While Tony Lucca may not be a name many around here are immediately familiar with, his impact on my own musically journey has been big.
I came Lucca’s music sometime in early 2002. As a 17-year-old, I was coming off my elite-teenage-rock-only-phase (I wore nothing but black for a couple of years) and was starting to venture into musical parts unknown. I managed to shrug aside my strange prejudices – that folky singer-songwriters were “old fashioned” and that anything with even a touch of country twang was “bad” – long enough to appreciate that I actually really enjoyed what I was hearing. So began not only a continuing appreciation of Lucca, but of many of the artists he’s worked with and others in the expanded world of Americana.
Lucca’s initial route into showbiz was an auspicious one: he was part of the Mickey Mouse Club that aired on the Disney channel in the U.S. during the early-90s (other alums include actors Ryan Gosling and Keri Russell). After a couple of years acting, he finally decided music was for him and in 1997 released his first album (to hear him talk candidly about those years, you need look no further than the song ‘True Story’ from his 2008 EP ‘Close Enough’).
Over the next 15-years, he went on to forge a career as a well respected and hard-working touring artist. He teamed up frequently with fellow musicians, most notably with Jay Nash and Matt Duke on a number of tours and collaboration records under the TFDI moniker (the phrase was first coined when they were out touring together and stands for “Totally Fucking Doing It”).
He had his chances at a breakthrough success, such as when he cover the great Daniel Johnston’s ‘Devil Town’ for the soundtrack of television series Friday Night Lights in 2007, but ultimately recorded contracts came and went through the years. It was with the idea of stepping his career up a level that in 2012 he auditioned for the second season of The Voice U.S. He made it through to the finale, but unfortunately his time on the programme got largely overshadowed by manufactured drama between himself and judge Christina Aguilera. Nonetheless, he got a record deal with his coach Adam Levine, although this too would end up being short-lived, much to Lucca’s relief (his frustration with the business that is the highly commercialised side of the music industry is chronicled in the song ‘Old Girl’ from his 2014 self-titled album).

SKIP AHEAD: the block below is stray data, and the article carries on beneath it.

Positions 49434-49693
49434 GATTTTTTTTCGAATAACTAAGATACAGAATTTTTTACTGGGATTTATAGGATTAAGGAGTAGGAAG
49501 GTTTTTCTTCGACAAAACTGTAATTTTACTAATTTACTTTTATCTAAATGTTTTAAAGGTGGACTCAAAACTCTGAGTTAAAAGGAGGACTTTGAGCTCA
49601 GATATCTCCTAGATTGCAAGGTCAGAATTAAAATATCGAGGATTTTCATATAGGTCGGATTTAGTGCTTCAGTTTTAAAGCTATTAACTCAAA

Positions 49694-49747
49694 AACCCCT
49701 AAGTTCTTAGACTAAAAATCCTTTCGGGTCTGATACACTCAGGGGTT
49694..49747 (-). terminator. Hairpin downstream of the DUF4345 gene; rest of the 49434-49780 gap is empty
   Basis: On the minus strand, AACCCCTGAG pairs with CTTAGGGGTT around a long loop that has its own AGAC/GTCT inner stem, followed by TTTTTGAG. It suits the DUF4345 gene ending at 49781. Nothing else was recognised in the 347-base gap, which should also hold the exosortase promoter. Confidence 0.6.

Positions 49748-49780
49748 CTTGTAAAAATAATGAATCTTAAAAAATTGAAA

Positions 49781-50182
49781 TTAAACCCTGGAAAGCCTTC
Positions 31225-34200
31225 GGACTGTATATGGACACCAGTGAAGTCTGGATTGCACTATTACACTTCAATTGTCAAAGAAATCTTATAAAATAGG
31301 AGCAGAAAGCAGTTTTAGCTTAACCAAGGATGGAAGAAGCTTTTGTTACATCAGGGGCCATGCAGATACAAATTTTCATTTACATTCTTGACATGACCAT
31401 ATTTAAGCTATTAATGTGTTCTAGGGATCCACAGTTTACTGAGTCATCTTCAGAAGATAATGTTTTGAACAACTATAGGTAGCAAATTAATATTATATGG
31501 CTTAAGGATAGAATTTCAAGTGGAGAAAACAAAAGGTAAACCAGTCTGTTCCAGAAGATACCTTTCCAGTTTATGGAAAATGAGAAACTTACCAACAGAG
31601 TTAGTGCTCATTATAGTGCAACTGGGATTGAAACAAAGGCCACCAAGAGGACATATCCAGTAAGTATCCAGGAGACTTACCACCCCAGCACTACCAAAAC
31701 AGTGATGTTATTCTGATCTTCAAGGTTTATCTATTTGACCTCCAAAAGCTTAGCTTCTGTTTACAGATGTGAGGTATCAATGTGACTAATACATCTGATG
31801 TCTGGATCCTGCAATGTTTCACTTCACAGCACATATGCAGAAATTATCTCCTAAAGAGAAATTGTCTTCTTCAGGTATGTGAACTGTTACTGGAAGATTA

Lucca has always been prolific at getting music to fans (my own mp3 collection comes in at around 300 tracks), and it’s interesting to note that he was a pre-social media early adopter of using the internet to interact and connect with people. This has continued, and in recent years he has crowdfunded albums, and also runs a Patron page.
In 2014, he made the move from L.A. to Nashville, as he chronicled perfectly at the time in ‘Nashville’: “Everybody’s packing up and going to Nashville / Everybody’s gonna try and write a song / The city of fallen angels turned to one big pile of broken wings / Now ain’t nobody know where they belong.”
In Music City, he has found a natural fit. Since the move he has been further honing his songwriting skills, playing residencies, and of course releasing new music. His latest release is ‘Ain’t No Storm’ is a relatively short album at nine tracks, but each packs a punch. “Remember that old Ride ‘em All that / Used to sit out back behind the garage / The one the old man used to call his tractor / We used to pretend we were race car drivers / Like dogs giving chase / Never could quite figure out what after,” are for me up there with the best opening lyrics of the year, managing to instantly transport you to the time and place they’re about.
I’m proud to say I’ve been following his career for 17-years and I can’t wait to see what’s to come.
The canon: These are all of his studio recordings, although he has also released various live recordings over the years, along with Kickstarter exclusives. Also available is the TFDI side project, which currently consists of one album and four EPs.
So Satisfied (1997)
Strong Words, Spoken Softly (1999)
So Far (2001)
Through the Cracks EP (2006)
Canyon Songs (2006)
Close Enough EP (2008)
Come Around Again (2008)
Rendezvous With The Angels (2010)
Under the Influence (2011)
With the Whole World Watching EP (2013)
Drawing Board EP (2014)
Tony Lucca (2014)
Made to Shine (2015)
Ain’t No Storm (2019)
Key release/s: 2006’s ‘Canyon Songs’ album is constantly solid the whole way through, but ‘The Hustler, The Widow, And The Boy From Detroit’ stands out by hitting all the right notes in terms of Americana (“Dare you look at me that way / As the clock holds our last five minutes in its hands” is up there with my favourite ever opening lines).
‘Pretty Things’ – from 2008’s ‘Come Around Again’ – is a track Lucca has cited he is especially proud of co-writing. It’s a song about the end of a relationship, but the little details within it really help to tell the story in a unique way. Plus, when he sings, “How I wish you’d come and hold me” for the last time, you really feel it.